What is it?
Some six months after we got our first taste of the Lexus UX in pre-production form in Sweden, the baby brother to the NX and RX SUVs has finally landed in the UK.
It’s an interesting looking motor, isn’t it? I dare say some will find its myriad creases, folds and angles rather polarising; but to these eyes the compact SUV cuts a fine form indeed.
Our experience of the model Lexus hopes will help push it through the 100,000 annual European sales mark by 2020 has so far been limited to the F-Sport variant, but this time around we’re driving it in standard, £29,900 guise. Well, standard guise but with the optional £4,300 Premium Pack Plus equipped, bringing its total asking price up to £34,100. That’s quite a sum, but the equipment it introduces to the UX’s alternatively attractive cabin does help soothe the sting.
The list of new features includes sumptuously-upholstered leather seats; seat heaters; a heated steering wheel; and curious, but visually striking “Japanese paper-inspired” upholstery for the dashtop. The result is a very positive one indeed; of the current crop of upmarket compact SUVs I’d say the UX sits towards the top of the list in terms of visual and material appeal. Premium Plus doesn’t only add to the UX’s cabin, either: 18in alloys; privacy glass; and front and rear parking sensors are also thrown into the mix.
What's it like?
The crucial point of difference between this particular UX and the F-Sport we drove on the international launch all those months ago is that it forgoes that model’s adaptive dampers and sportier suspension.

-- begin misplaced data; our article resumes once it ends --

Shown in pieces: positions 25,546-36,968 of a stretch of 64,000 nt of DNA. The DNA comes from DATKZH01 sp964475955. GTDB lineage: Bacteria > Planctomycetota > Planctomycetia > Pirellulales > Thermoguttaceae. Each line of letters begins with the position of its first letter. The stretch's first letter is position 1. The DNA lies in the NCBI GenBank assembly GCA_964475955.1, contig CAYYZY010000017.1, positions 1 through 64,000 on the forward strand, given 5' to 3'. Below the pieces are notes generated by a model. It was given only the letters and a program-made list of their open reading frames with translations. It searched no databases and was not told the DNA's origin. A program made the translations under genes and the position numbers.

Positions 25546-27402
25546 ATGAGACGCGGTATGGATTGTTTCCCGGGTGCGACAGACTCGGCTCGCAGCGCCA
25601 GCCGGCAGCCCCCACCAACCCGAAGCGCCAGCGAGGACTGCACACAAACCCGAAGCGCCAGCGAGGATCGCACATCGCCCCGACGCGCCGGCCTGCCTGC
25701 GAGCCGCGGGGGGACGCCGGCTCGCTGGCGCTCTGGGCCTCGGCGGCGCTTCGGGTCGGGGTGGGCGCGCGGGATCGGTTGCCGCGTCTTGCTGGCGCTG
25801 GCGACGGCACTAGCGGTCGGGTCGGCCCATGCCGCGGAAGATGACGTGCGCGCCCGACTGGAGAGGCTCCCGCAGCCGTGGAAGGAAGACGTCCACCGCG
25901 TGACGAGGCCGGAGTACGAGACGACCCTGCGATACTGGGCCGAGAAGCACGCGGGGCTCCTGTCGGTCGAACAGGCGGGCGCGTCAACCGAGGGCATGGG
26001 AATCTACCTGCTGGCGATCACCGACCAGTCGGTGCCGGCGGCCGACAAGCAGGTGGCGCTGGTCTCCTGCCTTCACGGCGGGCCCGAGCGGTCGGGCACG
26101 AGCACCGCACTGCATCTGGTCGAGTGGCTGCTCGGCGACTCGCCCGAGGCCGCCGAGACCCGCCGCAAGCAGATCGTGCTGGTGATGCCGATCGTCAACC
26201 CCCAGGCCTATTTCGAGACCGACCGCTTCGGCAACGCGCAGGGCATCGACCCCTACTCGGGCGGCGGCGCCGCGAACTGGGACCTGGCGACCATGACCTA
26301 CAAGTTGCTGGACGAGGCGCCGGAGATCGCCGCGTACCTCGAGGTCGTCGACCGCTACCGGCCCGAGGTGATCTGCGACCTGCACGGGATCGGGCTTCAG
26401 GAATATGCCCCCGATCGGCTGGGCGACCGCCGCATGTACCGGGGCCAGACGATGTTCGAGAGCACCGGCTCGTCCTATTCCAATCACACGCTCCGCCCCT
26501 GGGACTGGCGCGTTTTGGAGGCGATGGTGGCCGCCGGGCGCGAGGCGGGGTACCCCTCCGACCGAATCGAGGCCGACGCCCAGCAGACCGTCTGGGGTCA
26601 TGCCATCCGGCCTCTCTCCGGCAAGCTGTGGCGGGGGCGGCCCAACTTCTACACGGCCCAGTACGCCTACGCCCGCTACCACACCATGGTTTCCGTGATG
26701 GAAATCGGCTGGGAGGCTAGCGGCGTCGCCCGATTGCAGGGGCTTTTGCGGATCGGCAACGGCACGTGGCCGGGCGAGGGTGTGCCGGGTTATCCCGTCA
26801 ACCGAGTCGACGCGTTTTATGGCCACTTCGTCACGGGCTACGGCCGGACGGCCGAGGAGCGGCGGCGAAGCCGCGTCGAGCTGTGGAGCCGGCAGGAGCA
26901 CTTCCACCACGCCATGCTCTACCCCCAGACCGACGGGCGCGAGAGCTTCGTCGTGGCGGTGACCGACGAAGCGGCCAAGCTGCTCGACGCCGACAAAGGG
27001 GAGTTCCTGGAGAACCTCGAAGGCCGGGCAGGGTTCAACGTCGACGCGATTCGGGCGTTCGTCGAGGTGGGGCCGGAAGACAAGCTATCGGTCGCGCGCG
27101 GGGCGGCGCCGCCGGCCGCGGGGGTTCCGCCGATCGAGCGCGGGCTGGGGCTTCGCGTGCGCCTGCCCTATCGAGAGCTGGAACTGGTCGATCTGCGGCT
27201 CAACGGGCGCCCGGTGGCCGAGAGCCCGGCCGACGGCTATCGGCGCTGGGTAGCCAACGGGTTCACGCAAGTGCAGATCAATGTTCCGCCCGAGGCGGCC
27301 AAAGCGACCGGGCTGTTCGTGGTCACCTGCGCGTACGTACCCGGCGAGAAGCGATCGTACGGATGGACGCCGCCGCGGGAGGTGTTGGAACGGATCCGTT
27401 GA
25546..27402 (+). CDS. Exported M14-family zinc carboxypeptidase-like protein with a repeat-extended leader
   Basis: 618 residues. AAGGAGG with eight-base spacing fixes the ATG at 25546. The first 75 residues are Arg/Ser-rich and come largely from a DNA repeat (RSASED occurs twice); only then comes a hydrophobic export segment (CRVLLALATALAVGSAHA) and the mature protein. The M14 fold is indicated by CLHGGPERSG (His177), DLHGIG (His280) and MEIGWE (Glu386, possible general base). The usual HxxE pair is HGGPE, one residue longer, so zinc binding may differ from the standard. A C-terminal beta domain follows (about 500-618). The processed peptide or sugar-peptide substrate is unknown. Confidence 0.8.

The result is a distinctly soft-edged primary ride that, while perfectly agreeable around town, does feel almost constantly unsettled on Britain’s more questionably surfaced A- and B-roads. Head-toss is fairly conspicuous as a result, while undulating surfaces aren’t smoothed out with quite the level of sophistication you’d hope for from a vehicle geared more towards comfort and refinement. Instead, its doughier suspension calibration means it just sort of wallows its way over lumpier stretches of Tarmac.
Without the ability to firm up the UX’s dampers during bouts of more animated driving, body roll through bends is also noticeably pronounced - particularly during quicker directional changes. Its front tyres don’t require much in the way of provocation to lose purchase and nudge into gentle, but considerable, understeer, either. Combine all this with a steering rack that’s muted, but admittedly linear and progressive, and the UX doesn’t feel particularly athletic. Certainly not as athletic as its dashing exterior suggests it might be, in any case. It’s similar to that one kid at school who wasn’t particularly talented on the playing field, but always had the flashiest sports gear anyway.